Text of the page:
There are lots of losers in President Obama’s effort to remake the U.S. health care system, and chief among them are the doctors. But there are also winners, especially nurses and physician assistants (PAs). Indeed, nurses and PAs win big in part because doctors lose badly.
Surveys repeatedly show doctors are fed up with low reimbursement rates from Medicare and even lower from Medicaid, which have increasingly led doctors to no longer see new patients in those government-run plans. For example, a recent Texas Medical Association survey found that “34 percent of Texas doctors either limit the number of Medicare patients they accept or don’t accept any new Medicare patients.” Even more do not accept patients with Medicaid.
Then there’s the heavy-handed regulations and requirements from both government and private health insurers. Complying with all those requirements and paperwork creates expensive and time-consuming administrative burdens. And to top it off, there’s the looming shadow of a high-cost lawsuit if things don’t turn out well.
And that’s all before ObamaCare kicks in, which will exacerbate every one of those problems. So it’s little wonder that there are physician shortages, especially in lower-paying primary care, and those shortages are only going to get worse if ObamaCare succeeds in getting an estimated 32 million more Americans insured.
The increased demand for medical care and lower reimbursements—which is one of the primary ways ObamaCare will try to hold down costs—is a recipe for a mass exodus of doctors willing to practice medicine. As “Physicians Practice” reported in August from its physician survey: “Nineteen percent say they plan to move to another position in the same field. An equal amount says they plan to leave medicine—not to retire, but to pursue something new.”
So who will provide the needed care if the doctors exit? Enter the nurses and physician assistants.
If ObamaCare withstands the Supreme Court challenge and Republicans fail to “repeal and replace” it, more nurses will be called on to provide more care that historically has been provided only by physicians—a trend that is already happening.
As the PBS NewsHour reported last May: “The scope of what nurses can do medically has also been growing for the past decade, at a time when the pool of primary care, or family doctors, has been shrinking. … And more and more are working on their own, especially in poor inner-city neighborhoods and rural areas, where there are few doctors in private practice.”
The U.S. Bureau of Labor Statistics (BLS) predicts that the registered nurse (RN) will be the fastest growing profession between 2008 and 2018. And the profession is financially rewarding. The BLS estimates that the average salary for a registered nurse in 2010 was $67,720, or $32.56 an hour. In 2009 the average salary was $63,750, or $30.65 per hour. That’s about a 6 percent increase in a bad economy when millions of Americans were just thankful to have a job.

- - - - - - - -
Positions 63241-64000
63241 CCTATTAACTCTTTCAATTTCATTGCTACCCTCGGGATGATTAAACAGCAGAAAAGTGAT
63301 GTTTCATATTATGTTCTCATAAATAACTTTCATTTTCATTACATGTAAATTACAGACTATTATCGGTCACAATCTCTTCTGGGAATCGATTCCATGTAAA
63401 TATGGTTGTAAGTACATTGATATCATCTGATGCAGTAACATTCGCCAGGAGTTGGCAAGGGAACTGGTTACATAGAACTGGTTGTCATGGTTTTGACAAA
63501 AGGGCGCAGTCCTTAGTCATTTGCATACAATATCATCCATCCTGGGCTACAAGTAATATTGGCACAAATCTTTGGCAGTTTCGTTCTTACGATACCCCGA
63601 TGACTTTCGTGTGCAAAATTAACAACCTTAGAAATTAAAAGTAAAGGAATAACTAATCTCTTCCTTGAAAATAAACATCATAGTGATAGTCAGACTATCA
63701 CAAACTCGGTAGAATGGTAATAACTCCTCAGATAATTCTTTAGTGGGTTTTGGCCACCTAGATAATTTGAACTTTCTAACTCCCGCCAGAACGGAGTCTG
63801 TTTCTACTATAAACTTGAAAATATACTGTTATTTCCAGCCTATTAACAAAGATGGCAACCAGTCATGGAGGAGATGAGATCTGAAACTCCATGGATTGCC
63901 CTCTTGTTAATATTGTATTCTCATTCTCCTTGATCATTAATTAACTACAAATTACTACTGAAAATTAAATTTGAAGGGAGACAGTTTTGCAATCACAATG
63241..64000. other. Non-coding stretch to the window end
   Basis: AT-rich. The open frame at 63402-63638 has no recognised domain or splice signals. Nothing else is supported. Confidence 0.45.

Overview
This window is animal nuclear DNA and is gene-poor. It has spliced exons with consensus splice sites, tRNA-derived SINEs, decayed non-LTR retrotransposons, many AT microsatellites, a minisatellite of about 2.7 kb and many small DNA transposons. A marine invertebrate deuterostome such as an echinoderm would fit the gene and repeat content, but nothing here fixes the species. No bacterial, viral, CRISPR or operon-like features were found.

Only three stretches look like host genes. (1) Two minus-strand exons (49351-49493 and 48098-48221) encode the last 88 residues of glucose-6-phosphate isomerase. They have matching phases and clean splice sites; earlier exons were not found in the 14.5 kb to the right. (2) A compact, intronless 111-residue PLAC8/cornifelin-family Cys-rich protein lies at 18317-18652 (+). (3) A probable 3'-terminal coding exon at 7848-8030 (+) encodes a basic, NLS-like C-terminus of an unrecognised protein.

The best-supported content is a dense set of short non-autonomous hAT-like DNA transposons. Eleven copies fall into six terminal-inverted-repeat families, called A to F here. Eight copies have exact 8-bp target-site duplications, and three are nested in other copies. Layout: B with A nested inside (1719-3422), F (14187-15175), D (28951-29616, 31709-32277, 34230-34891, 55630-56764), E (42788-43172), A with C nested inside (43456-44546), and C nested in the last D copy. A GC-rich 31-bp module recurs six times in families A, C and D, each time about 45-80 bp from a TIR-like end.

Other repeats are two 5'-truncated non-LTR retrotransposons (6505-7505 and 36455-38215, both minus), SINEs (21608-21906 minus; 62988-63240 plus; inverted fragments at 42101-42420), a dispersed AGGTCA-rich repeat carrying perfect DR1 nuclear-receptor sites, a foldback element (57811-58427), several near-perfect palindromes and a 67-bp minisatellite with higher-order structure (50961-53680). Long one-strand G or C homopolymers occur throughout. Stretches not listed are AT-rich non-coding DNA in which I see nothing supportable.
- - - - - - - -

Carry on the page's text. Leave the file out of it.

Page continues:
However, as in all professions, some segments do better than others. A recent survey of 3,000 nurse practitioners conducted by “Advance for NPs and PAs” found full-timers earned $90,770 in 2010. But nurse practitioners in emergency departments earned on average $104,549. Good salaries considering that Medscape reports that nearly half of family physicians, with all their additional training and educational expenses, made between $100,000 and $175,000 in 2010.
Because ObamaCare will never bend the health care cost curve down—as the president repeatedly promised it would—something will have to give. And doctors’ reimbursements will be on the amputation table.
Those payment cuts will surely be politically messy. Just look at the current fight over Medicare reimbursements. Yes, Congress is trying to stop the scheduled 27 percent cut in physician reimbursements—part of a 1997 law that says if Medicare grows faster than a certain rate, physician reimbursements must be cut to balance it out. Because Congress postpones the cut every year, the scheduled cut keeps getting bigger.
That means doctors have received no significant Medicare increase in more than a decade, even though their costs to provide care go up every year. In effect, the Medicare reimbursement problem has resulted in a 20 percent cut in inflation-adjusted dollars. But what is an unacceptable cut for physicians could be an attractive increase for lower-earning nurses and PAs, many of whom are willing to take the lead on providing more comprehensive care.
While it may make sense to expand nurse and PA responsibilities, that decision should be made from the bottom up, in the context of doctors and nurses looking for ways to provide quality patient care at a reasonable cost. It should not be the result of top-down micromanagement and price controls that leave health care providers scrambling to find a way to exist under Washington-imposed regulations. Yet that’s exactly what ObamaCare will do.
Merrill Matthews is a resident scholar at the Institute for Policy Innovation in Dallas, Texas. This post originally appeared at Forbes.